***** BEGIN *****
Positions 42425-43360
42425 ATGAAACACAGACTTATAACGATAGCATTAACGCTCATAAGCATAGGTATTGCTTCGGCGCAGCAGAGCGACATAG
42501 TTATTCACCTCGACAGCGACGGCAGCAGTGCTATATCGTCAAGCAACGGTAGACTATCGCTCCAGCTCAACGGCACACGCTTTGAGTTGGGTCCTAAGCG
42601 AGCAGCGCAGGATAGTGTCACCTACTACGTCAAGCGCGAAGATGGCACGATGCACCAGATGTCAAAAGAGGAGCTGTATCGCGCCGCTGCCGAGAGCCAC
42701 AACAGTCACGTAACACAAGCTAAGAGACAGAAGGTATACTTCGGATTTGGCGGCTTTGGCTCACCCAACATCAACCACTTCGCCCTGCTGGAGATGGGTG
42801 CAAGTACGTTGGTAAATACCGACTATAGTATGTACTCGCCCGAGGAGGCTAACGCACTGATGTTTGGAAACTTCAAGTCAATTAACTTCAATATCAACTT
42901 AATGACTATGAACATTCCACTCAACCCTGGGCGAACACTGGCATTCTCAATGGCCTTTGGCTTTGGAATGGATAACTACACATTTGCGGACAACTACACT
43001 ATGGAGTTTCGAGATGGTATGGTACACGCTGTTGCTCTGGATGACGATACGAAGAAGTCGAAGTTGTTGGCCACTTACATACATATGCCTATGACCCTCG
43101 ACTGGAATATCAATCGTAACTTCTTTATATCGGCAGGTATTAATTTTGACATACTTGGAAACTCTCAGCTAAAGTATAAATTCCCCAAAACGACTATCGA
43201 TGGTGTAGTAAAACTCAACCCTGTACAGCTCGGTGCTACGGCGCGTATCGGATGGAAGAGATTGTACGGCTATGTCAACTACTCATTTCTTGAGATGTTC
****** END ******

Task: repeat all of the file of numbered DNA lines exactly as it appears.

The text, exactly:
Positions 42425-43360
42425 ATGAAACACAGACTTATAACGATAGCATTAACGCTCATAAGCATAGGTATTGCTTCGGCGCAGCAGAGCGACATAG
42501 TTATTCACCTCGACAGCGACGGCAGCAGTGCTATATCGTCAAGCAACGGTAGACTATCGCTCCAGCTCAACGGCACACGCTTTGAGTTGGGTCCTAAGCG
42601 AGCAGCGCAGGATAGTGTCACCTACTACGTCAAGCGCGAAGATGGCACGATGCACCAGATGTCAAAAGAGGAGCTGTATCGCGCCGCTGCCGAGAGCCAC
42701 AACAGTCACGTAACACAAGCTAAGAGACAGAAGGTATACTTCGGATTTGGCGGCTTTGGCTCACCCAACATCAACCACTTCGCCCTGCTGGAGATGGGTG
42801 CAAGTACGTTGGTAAATACCGACTATAGTATGTACTCGCCCGAGGAGGCTAACGCACTGATGTTTGGAAACTTCAAGTCAATTAACTTCAATATCAACTT
42901 AATGACTATGAACATTCCACTCAACCCTGGGCGAACACTGGCATTCTCAATGGCCTTTGGCTTTGGAATGGATAACTACACATTTGCGGACAACTACACT
43001 ATGGAGTTTCGAGATGGTATGGTACACGCTGTTGCTCTGGATGACGATACGAAGAAGTCGAAGTTGTTGGCCACTTACATACATATGCCTATGACCCTCG
43101 ACTGGAATATCAATCGTAACTTCTTTATATCGGCAGGTATTAATTTTGACATACTTGGAAACTCTCAGCTAAAGTATAAATTCCCCAAAACGACTATCGA
43201 TGGTGTAGTAAAACTCAACCCTGTACAGCTCGGTGCTACGGCGCGTATCGGATGGAAGAGATTGTACGGCTATGTCAACTACTCATTTCTTGAGATGTTC